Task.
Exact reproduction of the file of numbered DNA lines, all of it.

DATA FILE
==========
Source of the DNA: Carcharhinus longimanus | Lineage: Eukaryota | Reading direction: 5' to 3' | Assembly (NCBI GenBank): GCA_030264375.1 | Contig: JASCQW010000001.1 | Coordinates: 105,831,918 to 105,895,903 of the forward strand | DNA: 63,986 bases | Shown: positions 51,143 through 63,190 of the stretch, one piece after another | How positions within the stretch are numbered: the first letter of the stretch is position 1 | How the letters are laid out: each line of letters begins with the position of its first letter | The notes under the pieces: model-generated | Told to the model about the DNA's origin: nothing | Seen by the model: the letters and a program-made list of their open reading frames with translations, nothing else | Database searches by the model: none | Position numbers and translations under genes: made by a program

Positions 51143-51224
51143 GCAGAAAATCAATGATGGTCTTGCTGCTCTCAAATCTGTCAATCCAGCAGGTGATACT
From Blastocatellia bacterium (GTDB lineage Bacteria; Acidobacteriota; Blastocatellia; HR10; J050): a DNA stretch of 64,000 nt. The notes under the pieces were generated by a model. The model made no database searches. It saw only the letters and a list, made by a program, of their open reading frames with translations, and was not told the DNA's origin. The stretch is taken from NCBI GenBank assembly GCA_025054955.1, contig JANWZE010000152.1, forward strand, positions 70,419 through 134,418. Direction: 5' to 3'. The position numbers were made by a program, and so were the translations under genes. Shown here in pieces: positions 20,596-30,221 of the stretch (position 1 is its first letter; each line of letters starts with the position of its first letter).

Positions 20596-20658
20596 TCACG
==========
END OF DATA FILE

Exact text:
Source of the DNA: Carcharhinus longimanus | Lineage: Eukaryota | Reading direction: 5' to 3' | Assembly (NCBI GenBank): GCA_030264375.1 | Contig: JASCQW010000001.1 | Coordinates: 105,831,918 to 105,895,903 of the forward strand | DNA: 63,986 bases | Shown: positions 51,143 through 63,190 of the stretch, one piece after another | How positions within the stretch are numbered: the first letter of the stretch is position 1 | How the letters are laid out: each line of letters begins with the position of its first letter | The notes under the pieces: model-generated | Told to the model about the DNA's origin: nothing | Seen by the model: the letters and a program-made list of their open reading frames with translations, nothing else | Database searches by the model: none | Position numbers and translations under genes: made by a program

Positions 51143-51224
51143 GCAGAAAATCAATGATGGTCTTGCTGCTCTCAAATCTGTCAATCCAGCAGGTGATACT
From Blastocatellia bacterium (GTDB lineage Bacteria; Acidobacteriota; Blastocatellia; HR10; J050): a DNA stretch of 64,000 nt. The notes under the pieces were generated by a model. The model made no database searches. It saw only the letters and a list, made by a program, of their open reading frames with translations, and was not told the DNA's origin. The stretch is taken from NCBI GenBank assembly GCA_025054955.1, contig JANWZE010000152.1, forward strand, positions 70,419 through 134,418. Direction: 5' to 3'. The position numbers were made by a program, and so were the translations under genes. Shown here in pieces: positions 20,596-30,221 of the stretch (position 1 is its first letter; each line of letters starts with the position of its first letter).

Positions 20596-20658
20596 TCACG